Just hoping I can pick your knowledgeable brains because we had a situation last night that I hadn't seen before, but we learned about it in L&D clinical, and all of the things I'd learned about were not done. So I am looking to understand the "real world" a little bit better
We had a G1P1, 2-weeks-postpartum, breastfeeding mom present to triage passing fist-sized clots. Soaked 4 pads within the hour. HR ~170, BP 130/90. Got her back to a trauma room and in bed between all the clots. She denied any pain or cramping. Fundus was midline, 1" below umbilicus and boggy. Pt states she wasn't doing anything unusual when the bleeding started.
So what I'd *expected* to see in her management was something to promote uterine contractions (oxytocin or massages or something), but really what it looked like to my inexperienced eyes was symptom management until we could get her transferred out to the ob/gyn unit at another hospital.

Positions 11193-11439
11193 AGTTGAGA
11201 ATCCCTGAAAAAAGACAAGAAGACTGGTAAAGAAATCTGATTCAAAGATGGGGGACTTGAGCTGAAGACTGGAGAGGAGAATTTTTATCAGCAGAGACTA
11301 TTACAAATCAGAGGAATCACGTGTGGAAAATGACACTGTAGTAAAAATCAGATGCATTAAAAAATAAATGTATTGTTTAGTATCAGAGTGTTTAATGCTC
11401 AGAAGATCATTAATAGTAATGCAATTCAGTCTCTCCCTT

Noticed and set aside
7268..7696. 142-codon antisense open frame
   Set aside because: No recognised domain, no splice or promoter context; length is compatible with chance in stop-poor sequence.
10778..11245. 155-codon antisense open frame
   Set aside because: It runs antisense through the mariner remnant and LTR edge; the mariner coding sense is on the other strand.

We had some new residents in last night so I wondered if that was the reason, but they relied very heavily on RN advice (wrt stuff like inserting 18ga AC IVs, running NS at a bolus instead of at the ordered 100cc, and at one point she crashed to 70/50 and the RN went to put her on an NRB and the resident asked her why because she was satting 100%). Anyway the orders were very symptom focused (8 mg Zofran was the only drug we gave), blood type and screen, NS "at 100cc" which turned into 2L bolus. Then she was transferred.
So that's what happened last night in our small ER and I was wondering what this situation would have looked like if it was managed by L&D nurses and OB/gyn docs?
Jul 5, '11
by Elvish, BSN, RN Guide
Quote from LilyRoseRN
I'm also wondering like the PP if it was a rare clotting disorder, because if she's able to breastfeed, it's probably not retained placenta. The removal of the placenta is what signals the brain's hormones to tell the breasts to make milk, right?
You're right but if it's a smallish piece, or if it's not attached to the uterine wall anymore, it might not impede BFing. Also, the body starts making colostrum as early as the second trimester, so it's not necessarily an all-or-nothing proposition.
Last edit by Elvish on Jul 5, '11